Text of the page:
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EBMA welcomes EU Expiry Review of dumped bicycles from China

Posted on in Business News , Cycles News

The European Commission has officially announced the "Notice of initiation of an expiry review of the anti-dumping measures applicable to imports of bicycles originating in the People's Republic of China."

The EC have announced a renewal investigation for the existing anti-dumping measures on normal bikes, which apply to bikes imported from China, Indonesia, Malaysia, Sri Lanka, Tunisia, Cambodia, Pakistan and the Philippines. During the expiry review period, which is a legally fixed term of 9 months, the current 48.5% anti-dumping rate on regular bicycles imported from these countries will stay in place.

Moreno Fioravanti, Secretary General of the European Bicycle Manufacturers Association (EBMA) said: "The EBMA applauds today's European Commission decision to launch an expiry review of anti-dumping measures on Chinese bicycles. Following its investigation, we believe that the European Commission will concur with the facts, that trade defence measures must be continued. Otherwise China will ramp up dumping massively and cause crippling injury to the European bicycle industry."

"The EU currently imposes 48.5% EU anti-dumping duties on imported Chinese bicycles. EBMA lodged a request with the European Commission in early March 2018 to extend EU anti-dumping measures on conventional bicycles from China which would otherwise have expired on 6 June 2018. Without a level playing field, Chinese exporting producers would flood the EU market with dumped bicycles and rapidly drive the EU industry out of the market, which already happened in the USA and Japan. The EU must extend anti-dumping measures on Chinese bicycles to ensure fair competition, benchmark innovations like the pedal-assist e-bikes developed by the EU Industry, green jobs and growth in Europe."

Bicycles form a strategic innovative industry for Europe's green future. The EU bicycle, e-bike & components industry generates annually over €1 billion in EU investments and approximately €12 billion growth in industrial output. The bicycle/e-bike industry is one of the largest employers of the "green industries" in the EU. Overall, the European bicycle industry maintains 90,000 direct and indirect jobs in the Union market, with over 800 SMEs working in 20 of the 28 Member States directly in bicycle, pedal-assist e-bikes & cycle components production, or in jobs dependent on the EU bicycle industry. The EU bicycle, e-bike and components industry and its broad local manufacturing base is the guarantee for EU consumers of very innovative, high quality and safe products, with the most sustainable carbon footprint and best progress toward a long-term circular economy goal. Indeed, to import yearly into the EU 20 million bicycles from China would result in massive needless extra emissions of more than 2 million tons of C02 and dangerous sulphuric dioxides. In addition, the poor quality and non-respect of minimum quality standards and REACH, as with the bike-sharing bicycles from China, will also in Europe deepen a very dangerous "use-and-throw-away" trend.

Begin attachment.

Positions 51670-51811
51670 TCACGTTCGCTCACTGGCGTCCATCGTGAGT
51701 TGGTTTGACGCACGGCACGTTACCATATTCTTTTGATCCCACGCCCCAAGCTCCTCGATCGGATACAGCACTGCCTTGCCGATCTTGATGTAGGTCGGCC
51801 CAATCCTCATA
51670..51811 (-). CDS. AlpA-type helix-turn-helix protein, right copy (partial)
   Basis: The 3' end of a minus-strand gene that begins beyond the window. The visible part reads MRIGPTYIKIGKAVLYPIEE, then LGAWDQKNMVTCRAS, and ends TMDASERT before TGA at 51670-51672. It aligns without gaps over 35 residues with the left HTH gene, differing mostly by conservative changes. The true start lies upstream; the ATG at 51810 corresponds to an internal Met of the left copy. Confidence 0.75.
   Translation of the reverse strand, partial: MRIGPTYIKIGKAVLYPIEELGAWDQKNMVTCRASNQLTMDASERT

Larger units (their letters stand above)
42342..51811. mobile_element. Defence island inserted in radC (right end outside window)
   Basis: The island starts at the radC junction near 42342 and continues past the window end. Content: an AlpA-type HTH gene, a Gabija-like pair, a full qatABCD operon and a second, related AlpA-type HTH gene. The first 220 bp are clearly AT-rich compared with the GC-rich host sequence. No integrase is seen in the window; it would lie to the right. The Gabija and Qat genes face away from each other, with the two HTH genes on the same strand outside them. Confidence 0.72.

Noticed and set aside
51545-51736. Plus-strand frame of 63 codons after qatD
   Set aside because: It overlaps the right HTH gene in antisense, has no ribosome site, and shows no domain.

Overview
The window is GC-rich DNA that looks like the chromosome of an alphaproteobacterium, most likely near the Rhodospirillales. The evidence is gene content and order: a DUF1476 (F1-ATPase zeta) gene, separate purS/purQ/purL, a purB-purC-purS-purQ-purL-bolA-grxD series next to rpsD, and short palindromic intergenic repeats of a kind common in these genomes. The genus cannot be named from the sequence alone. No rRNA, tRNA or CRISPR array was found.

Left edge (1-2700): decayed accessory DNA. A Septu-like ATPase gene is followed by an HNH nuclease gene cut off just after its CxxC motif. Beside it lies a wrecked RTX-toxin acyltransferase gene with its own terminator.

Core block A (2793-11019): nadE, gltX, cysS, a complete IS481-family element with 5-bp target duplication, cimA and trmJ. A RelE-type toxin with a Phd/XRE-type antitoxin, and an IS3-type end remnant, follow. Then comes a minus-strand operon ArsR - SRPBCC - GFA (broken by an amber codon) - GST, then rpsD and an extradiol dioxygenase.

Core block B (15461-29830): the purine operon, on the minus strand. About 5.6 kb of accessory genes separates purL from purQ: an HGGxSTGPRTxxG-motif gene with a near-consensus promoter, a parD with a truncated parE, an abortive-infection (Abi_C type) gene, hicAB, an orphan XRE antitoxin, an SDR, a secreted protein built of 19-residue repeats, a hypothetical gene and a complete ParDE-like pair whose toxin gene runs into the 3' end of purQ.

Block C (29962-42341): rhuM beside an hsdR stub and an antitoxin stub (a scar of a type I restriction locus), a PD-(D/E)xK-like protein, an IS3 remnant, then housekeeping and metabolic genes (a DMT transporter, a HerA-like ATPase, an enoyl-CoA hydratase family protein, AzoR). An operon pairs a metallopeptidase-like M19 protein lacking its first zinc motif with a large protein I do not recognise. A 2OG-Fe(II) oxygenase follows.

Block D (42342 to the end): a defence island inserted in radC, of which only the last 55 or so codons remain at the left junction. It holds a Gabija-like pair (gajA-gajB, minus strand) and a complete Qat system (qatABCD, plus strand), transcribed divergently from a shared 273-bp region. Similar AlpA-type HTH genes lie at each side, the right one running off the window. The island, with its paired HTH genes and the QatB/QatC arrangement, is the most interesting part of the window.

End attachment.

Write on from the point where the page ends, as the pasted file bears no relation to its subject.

Fioravanti said: "Fuelled by illegal subsidies and massive overcapacity, China is poised to take over the EU bicycle market through dumping and circumvention, including massive volumes of (low-quality) bike-sharing bicycles. The 13th 5-Year Plan mandates a consolidation in the Chinese bicycle industry to create national and international champions. The largest Chinese bicycle manufacturer Fushida receives massive central and local government subsidies, fuelling its production overcapacities which exceed total EU demand. In 2017, the annual Chinese bicycle production capacities were approximately 130 million bicycles compared with total worldwide demand of 120 million bicycles."

Chinese bike-sharing companies, most importantly the three largest players Ofo, Mobike and Obike, started in 2017 to expand aggressively their bike-sharing business with a renewed increase of exports of dumped Chinese-made bicycles to many European cities. Indeed, according to Chinese statistics, bicycle exports from China to the EU increased from 1,437,954 bicycles in 2016 to 1,658,057 in 2017, due primarily to an increase in exports of (low quality) bike-sharing bikes. This increase in Chinese exports to the EU took place despite a decrease in overall bicycle sales in the EU, which dropped from 19,672,000 in 2016 to 18,500,000 in 2017.

"Because of their negative impact on both bicycle demand and city environments, low quality Chinese bike-sharing bicycles in the EU represent a major threat to both the EU bicycle industry and EU cities. In China, the massive oversupply of the market with bike-sharing bikes, over 20 million bicycles in less than a year, led to a huge drop of more than 50% in bicycle and e-bike production and sales! At the same time, extensive bike-sharing bike "graveyards" have caused tremendous disruption to traffic and city landscapes, pollution and health hazards. To date, the export of Chinese bike-sharing bikes to the EU has been much lower than it otherwise would have been thanks to the current anti-dumping duties on bicycles; it is another reason why those anti-dumping duties must be extended. Therefore, the EBMA calls on the European Commission to prolong EU anti-dumping measures on conventional bicycles from China beyond 6 June 2018," concluded Fioravanti.

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